Is it a chicken? Yes, really. After US President Donald Trump and North Korean chief Kim Jong-un met at the DMZ, South Korea scrambled jets to intercept an “unidentified object,” which turned out to be a flock of birds.
With the impromptu meeting between Trump and Kim being described in the media as each “historic” and a “photo-op,” South Korea’s army was on excessive alert once more on Monday morning, as radars picked up “traces of flight by an unidentified object” heading south throughout the demarcation line, the South’s Yonhap information company reported.
Media stories mentioned that fighter jets had been launched to intercept the object, which bore an identical radar signature to a helicopter. Though the South Korean army didn’t say what belongings it launched to intercept the object, it did later admit that it had been a false alarm brought on by a flock of birds.
The Demilitarized Zone (DMZ) – a strip of no-man’s land two and a half miles (4km) broad – has separated North and South Korea since the Korean War was paused by an armistice settlement in 1953. Watched over by guard towers and suffering from an estimated two million landmines, the space is inhospitable to human life, however ideally suited for birds.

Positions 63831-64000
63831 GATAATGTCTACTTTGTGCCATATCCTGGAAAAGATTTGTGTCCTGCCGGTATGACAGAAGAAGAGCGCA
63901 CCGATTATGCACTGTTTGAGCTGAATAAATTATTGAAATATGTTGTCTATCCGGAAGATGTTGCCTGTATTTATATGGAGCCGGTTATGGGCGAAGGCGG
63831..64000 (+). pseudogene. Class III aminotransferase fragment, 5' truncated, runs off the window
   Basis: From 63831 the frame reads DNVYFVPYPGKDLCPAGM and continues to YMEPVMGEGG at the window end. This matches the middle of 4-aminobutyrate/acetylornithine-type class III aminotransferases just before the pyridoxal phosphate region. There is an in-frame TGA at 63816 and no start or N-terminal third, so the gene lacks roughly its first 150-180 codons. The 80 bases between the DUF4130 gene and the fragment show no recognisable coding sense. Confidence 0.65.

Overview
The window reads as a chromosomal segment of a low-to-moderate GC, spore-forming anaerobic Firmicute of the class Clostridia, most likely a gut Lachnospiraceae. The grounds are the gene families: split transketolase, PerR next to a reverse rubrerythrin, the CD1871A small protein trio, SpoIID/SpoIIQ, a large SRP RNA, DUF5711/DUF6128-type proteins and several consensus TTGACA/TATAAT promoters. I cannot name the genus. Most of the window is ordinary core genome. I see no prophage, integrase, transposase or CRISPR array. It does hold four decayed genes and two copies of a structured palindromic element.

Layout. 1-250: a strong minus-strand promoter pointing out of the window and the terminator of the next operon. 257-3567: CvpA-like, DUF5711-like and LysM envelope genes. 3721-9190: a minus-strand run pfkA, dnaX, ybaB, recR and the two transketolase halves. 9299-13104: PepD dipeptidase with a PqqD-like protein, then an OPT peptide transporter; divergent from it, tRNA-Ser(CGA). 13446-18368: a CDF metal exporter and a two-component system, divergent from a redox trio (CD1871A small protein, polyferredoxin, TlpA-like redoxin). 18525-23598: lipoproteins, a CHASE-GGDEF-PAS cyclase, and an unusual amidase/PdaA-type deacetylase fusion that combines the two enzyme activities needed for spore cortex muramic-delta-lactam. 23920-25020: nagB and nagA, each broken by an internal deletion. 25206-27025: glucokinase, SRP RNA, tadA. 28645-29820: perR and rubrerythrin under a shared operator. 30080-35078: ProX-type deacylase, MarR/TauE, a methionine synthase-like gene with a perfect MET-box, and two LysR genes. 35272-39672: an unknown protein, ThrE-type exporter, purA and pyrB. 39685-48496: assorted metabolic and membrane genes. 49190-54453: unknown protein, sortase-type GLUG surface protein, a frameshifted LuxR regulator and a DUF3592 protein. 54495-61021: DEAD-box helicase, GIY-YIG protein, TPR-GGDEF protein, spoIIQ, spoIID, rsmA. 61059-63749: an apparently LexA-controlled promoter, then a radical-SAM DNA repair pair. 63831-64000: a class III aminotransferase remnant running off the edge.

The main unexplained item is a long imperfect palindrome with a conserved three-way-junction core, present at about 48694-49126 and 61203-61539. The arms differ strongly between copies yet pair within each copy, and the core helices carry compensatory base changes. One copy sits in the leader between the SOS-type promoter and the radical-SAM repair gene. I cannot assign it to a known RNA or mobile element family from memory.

According to the DMZ Ecology Research Institute,159 species of birds name the strip their home, together with many protected or endangered species. The space is so teeming with chicken life that birdwatching excursions usually depart for the DMZ from the South Korean capital of Seoul.
President Trump made historical past on Sunday by changing into the first sitting US president to step throughout the border and enter North Korea, at Kim’s invitation. The pair sat down to a temporary meeting, and although no definitive steps in direction of peace or denuclearization had been introduced, Trump tentatively invited Kim for talks at the White House, “at some point.”